Abu Dhabi, United Arab Emirates
The CEO of Qatar Airways has defended a plan to operate more than 160 additional flights to transport spectators from the region to Doha and back each day, in what has been announced as the first “carbon-neutral” soccer World Cup.
Qatar Airways announced on Thursday that it has partnered with regional airlines to allow World Cup ticket holders to fly to Doha and back from neighboring countries all day only. Climate advocates say the decision goes against the tournament’s sustainability goals.
Please don’t believe people who only say negative [things]Akbar al-Baker told CNN’s Becky Anderson in an interview on Monday, adding that he was confident flights would be full.
“[We] It has planes with very low emissions compared to the regular planes that most other airlines fly,” including on long-haul flights, he said.
It did not say how the aircraft’s emissions would be lower than others, but the airline’s website says it uses “one of the smallest fleets in the sky” and has implemented 70 fuel optimization programs. Aviation is a major contributor to human-caused climate change. Qatar’s economy is dependent on oil and has one of the largest per capita carbon footprints in the world.
Ahead of Thursday’s announcement, organizers estimated the tournament’s carbon footprint at more than 3.6 million metric tons of carbon dioxide, more than half of which will come from traveling fans. Emissions from new daily flights – from Dubai, Muscat, Riyadh, Jeddah and Kuwait – will add to existing estimates.
In response to questions from CNN, FIFA said its previous estimate of the carbon footprint was published in February 2021 and that actual differences would be addressed once the tournament ended.
Qatar has said it will offset emissions by “investing in green projects” – a common way for companies and individuals to offset their footprint. The regulators established a “World Carbon Council” tasked with “identifying quality projects”.
However, climate experts have highlighted the limitations of offsetting programmes, such as planting trees, arguing that they are being overused and their impact is sometimes exaggerated, to allow for business-as-usual emissions from burning fossil fuels.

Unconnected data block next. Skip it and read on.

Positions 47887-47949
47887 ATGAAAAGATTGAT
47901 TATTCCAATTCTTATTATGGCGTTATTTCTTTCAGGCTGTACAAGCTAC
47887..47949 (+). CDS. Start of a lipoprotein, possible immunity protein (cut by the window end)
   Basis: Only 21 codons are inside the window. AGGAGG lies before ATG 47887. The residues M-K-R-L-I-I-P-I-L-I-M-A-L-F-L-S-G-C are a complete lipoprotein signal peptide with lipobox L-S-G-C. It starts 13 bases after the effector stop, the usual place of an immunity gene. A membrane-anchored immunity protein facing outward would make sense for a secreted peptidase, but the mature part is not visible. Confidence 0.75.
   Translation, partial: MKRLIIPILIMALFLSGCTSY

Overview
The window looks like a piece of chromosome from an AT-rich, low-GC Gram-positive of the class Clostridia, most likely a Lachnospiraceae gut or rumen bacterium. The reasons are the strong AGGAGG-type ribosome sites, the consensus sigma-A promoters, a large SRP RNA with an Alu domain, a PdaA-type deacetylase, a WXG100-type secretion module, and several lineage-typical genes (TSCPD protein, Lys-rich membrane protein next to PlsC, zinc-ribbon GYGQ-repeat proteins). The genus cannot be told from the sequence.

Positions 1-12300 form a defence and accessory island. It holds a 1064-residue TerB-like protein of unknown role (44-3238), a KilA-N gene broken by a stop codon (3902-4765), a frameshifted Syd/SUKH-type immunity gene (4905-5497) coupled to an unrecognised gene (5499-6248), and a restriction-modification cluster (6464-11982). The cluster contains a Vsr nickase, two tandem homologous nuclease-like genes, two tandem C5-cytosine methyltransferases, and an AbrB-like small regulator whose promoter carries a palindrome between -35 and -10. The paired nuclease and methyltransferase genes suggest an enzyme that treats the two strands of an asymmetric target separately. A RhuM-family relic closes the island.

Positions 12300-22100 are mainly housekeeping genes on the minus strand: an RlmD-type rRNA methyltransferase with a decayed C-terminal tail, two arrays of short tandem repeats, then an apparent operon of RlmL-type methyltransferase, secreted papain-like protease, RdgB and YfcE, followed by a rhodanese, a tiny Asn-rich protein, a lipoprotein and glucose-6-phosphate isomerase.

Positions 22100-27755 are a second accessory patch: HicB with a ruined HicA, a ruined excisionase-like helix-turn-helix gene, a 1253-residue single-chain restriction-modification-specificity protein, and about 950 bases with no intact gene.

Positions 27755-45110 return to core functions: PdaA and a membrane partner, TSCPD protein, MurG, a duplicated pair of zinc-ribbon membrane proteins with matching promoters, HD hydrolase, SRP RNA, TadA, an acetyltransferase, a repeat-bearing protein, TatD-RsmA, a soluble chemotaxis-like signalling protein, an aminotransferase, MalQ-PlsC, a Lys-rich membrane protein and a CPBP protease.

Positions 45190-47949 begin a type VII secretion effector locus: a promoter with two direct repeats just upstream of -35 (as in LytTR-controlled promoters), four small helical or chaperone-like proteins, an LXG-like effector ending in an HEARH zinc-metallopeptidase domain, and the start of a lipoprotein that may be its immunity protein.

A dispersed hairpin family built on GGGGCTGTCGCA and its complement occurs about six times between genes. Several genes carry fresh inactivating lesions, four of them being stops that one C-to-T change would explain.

Carbon Market Watch published a report on Tuesday that said the World Cup carbon credit scheme supports projects with a “low level of environmental integrity” and has so far issued only 130,000 credits out of the 1.8 million pledged. The World Cup is scheduled to start in late November.
The Carbon Market Monitoring report also claims that FIFA’s estimated carbon emissions for the tournament have been significantly underestimated, criticizing the “choice of accounting approach”.
Commenting on the report, Qatar’s Supreme Committee for Delivery and Legacy, which is responsible for the event, said it was “speculative and inaccurate to draw conclusions” about its commitment to carbon neutrality.
“The methodology used to calculate the carbon neutral commitment is best in practice and has been designed to be based on actual activity data, after the FIFA World Cup has ended,” she said in a statement sent in response to CNN’s questions. “This will be published, and any discrepancies will be explained and compensated.”
FIFA also responded to the report and defended its approach to accounting, saying it was based on the Greenhouse Gas Protocol, a widely used standard.
It added that it did not “mislead stakeholders” and was “fully aware of the risks that mega-events pose to the economy, the natural environment, people and societies”.
In a press release issued in September, the Qatari organizers of the event said that one of the advantages of hosting the World Cup is the “embedded nature” of their country. The short distance between stadiums will eliminate the need for domestic air travel by fans and reduce the tournament’s carbon footprint. She went on to say that air travel is “recognized as one of the largest sources of carbon emissions in the world”.
But there were growing concerns that the small country of less than 3 million people might not be able to handle so many fans. Flying spectators in and out of the day would mitigate the need for higher levels of accommodation.
However, Al Baker said the plan was always to only operate the extra flights to carry people per day.
“His Highness the Amir has always wanted to share the benefits of this tournament with all our neighbours,” he said.
“This is possible because, first of all, we have good state-of-the-art facilities. They treat people very quickly. We have also brought in huge transportation facilities including the metro,” Al Baker said.